Majority in all 50 US states support LGBT discrimination protections
A majority of people in all 50 US states support LGBT discrimination protections, polling has found.
The Public Religion Research Institute surveyed people on the issue ahead of the reintroduction of the Equality Act in Congress, a proposed federal law that would outlaw discrimination based on sexual orientation and gender identity.
It found that 69 percent of Americans are in support of laws that would protect LGBT people from discrimination in the job market, public accommodations, and housing.
Majority of Republican voters support LGBT discrimination protections
79 percent of Democrats, 70 percent of independents and 56 percent of Republicans support discrimination protections, despite opposition from Republican lawmakers.
In addition, LGBT discrimination protections have majority support within all major religious groups, including from 70 percent of Mormons, 71 percent of Protestants and 60 percent of Muslims.
LGBT discrimination protections also have majority support in all 50 states, with support spanning from 56 percent in Arkansas to 81 percent in New Hampshire.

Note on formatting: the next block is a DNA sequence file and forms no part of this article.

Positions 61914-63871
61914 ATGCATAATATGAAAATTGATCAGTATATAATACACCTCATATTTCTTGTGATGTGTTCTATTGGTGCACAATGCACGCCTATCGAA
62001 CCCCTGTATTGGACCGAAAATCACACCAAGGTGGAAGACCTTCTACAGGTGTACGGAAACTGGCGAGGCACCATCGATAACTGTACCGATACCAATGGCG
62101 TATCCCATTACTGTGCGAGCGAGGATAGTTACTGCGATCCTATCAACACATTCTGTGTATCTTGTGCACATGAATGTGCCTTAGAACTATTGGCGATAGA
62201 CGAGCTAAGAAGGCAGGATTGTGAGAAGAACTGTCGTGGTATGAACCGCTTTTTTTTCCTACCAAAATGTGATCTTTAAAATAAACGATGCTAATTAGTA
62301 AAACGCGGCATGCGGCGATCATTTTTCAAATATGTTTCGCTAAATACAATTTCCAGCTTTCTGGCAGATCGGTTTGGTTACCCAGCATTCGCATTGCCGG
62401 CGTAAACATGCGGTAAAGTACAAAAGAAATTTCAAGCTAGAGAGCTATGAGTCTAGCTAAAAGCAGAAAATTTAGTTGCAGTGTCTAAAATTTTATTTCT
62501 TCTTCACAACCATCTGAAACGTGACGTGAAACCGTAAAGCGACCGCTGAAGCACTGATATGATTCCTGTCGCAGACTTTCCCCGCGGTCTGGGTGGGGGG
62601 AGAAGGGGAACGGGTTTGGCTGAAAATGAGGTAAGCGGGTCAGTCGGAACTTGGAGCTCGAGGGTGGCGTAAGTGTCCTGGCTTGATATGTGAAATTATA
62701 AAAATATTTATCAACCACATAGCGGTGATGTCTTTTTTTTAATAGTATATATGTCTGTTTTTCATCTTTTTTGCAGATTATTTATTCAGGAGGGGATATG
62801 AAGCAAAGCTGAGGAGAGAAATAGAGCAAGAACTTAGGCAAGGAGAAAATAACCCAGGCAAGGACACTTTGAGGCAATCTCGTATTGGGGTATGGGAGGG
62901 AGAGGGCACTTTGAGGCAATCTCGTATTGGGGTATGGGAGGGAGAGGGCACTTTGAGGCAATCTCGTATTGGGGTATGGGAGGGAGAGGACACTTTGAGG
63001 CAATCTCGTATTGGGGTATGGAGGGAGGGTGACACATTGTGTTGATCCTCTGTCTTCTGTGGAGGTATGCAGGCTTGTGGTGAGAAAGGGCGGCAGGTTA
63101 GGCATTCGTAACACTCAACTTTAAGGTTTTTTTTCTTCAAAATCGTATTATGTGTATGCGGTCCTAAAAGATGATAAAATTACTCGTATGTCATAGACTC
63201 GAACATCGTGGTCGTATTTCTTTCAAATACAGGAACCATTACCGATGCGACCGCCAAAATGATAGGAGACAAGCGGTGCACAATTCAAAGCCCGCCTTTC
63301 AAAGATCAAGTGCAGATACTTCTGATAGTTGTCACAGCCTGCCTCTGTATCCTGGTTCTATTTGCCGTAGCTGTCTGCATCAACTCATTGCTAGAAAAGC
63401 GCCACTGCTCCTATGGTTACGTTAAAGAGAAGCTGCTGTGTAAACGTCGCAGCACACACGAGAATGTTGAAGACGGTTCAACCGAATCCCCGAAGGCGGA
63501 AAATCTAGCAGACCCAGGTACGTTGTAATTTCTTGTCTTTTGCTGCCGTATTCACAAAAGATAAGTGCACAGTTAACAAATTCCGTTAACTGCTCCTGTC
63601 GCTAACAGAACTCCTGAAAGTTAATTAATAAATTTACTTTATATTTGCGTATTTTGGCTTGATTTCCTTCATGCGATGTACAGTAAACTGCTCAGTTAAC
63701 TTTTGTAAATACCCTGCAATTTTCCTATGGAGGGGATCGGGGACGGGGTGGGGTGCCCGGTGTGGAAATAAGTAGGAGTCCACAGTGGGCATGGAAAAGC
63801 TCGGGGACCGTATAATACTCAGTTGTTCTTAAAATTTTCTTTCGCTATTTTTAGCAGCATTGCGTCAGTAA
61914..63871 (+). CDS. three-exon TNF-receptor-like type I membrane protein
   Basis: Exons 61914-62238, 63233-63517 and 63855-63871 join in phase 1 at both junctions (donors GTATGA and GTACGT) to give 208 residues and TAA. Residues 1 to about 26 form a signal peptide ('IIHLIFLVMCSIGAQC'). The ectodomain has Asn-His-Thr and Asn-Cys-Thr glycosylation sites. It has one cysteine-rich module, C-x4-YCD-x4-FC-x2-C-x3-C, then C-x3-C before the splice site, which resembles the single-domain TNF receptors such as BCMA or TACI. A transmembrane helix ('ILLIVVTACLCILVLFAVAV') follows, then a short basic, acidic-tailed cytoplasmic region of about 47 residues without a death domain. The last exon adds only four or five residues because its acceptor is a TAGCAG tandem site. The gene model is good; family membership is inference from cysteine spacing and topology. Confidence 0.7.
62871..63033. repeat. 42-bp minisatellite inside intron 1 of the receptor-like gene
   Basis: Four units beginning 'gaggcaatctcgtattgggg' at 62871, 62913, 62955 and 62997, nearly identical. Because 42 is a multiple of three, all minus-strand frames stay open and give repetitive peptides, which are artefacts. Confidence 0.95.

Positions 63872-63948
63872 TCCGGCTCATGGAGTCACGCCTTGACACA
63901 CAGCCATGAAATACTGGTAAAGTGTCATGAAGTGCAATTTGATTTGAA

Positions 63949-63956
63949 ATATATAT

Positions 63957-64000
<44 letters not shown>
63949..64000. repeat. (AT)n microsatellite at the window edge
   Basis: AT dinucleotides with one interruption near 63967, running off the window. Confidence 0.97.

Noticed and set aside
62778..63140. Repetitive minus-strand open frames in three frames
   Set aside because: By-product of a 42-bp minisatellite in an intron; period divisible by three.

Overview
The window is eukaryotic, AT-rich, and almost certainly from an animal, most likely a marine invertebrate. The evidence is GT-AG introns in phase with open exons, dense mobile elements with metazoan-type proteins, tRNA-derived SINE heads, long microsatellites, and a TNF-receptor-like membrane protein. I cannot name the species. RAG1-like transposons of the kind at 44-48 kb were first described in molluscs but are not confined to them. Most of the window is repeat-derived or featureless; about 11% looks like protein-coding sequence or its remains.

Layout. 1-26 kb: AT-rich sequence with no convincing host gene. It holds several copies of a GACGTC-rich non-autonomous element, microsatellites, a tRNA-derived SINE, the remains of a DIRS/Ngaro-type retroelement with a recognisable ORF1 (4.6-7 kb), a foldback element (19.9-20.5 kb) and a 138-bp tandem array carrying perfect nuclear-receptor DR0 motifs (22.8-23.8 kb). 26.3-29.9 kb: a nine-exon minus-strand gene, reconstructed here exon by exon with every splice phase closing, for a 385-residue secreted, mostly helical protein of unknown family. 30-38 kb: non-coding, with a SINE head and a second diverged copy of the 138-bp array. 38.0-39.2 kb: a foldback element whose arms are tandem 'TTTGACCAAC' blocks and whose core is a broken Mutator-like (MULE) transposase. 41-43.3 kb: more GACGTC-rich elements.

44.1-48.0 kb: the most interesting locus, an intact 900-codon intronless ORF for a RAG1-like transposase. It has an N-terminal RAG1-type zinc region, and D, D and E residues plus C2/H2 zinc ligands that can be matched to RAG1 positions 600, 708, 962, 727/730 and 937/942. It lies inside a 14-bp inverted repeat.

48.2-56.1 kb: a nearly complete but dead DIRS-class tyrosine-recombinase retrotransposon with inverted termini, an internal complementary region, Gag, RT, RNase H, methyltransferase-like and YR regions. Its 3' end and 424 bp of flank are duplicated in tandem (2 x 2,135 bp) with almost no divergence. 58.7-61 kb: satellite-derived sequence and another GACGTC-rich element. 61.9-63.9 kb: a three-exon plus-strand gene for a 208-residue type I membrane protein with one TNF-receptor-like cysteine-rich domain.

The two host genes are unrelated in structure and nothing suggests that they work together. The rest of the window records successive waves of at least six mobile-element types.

It is currently legal to discriminate against LGBT+ people in 30 US states due to inadequate state-level protections, while Republicans have spent years blocking the Equality Act in Congress.
Support for LGBT discrimination protections cuts across ‘lines of party, religion, demographics, and region’
The PRRI said: “Majorities of Americans across virtually all demographic groups and geographical locations support laws protecting LGBT people.
“As LGBT issues continue to take center stage in American political discussion, support for federal nondiscrimination protections for LGBT people is one of the issues on which people agree across lines of party, religion, demographics, and region.”
David Cicilline, co-chair of the Congressional LGBT Equality Caucus, is this week set to reintroduce the Equality Act to Congress.
Cicilline said: “Fairness and equality are core American values. Unfortunately, as he has shown again and again, the President does not share these ideals.
“That’s why it’s more important than ever that Members of Congress stand up for the rights of the LGBT community.
“As I prepare to re-introduce the Equality Act, I am delighted that so many of my House colleagues – the largest number on record, in fact – are committed to fighting for full LGBT equality as members of this important caucus.”
House Speaker Nancy Pelosi has pledged to make the bill a priority after Democrats regained control of the chamber, though it will face a tougher ride in the Senate, where Republicans who have held up the bill’s passage for years continue to hold a majority.
Speaker Nancy Pelosi confirmed on March 7: “Next week, we will be launching our Equality Act to end discrimination for the LGBTQ community.”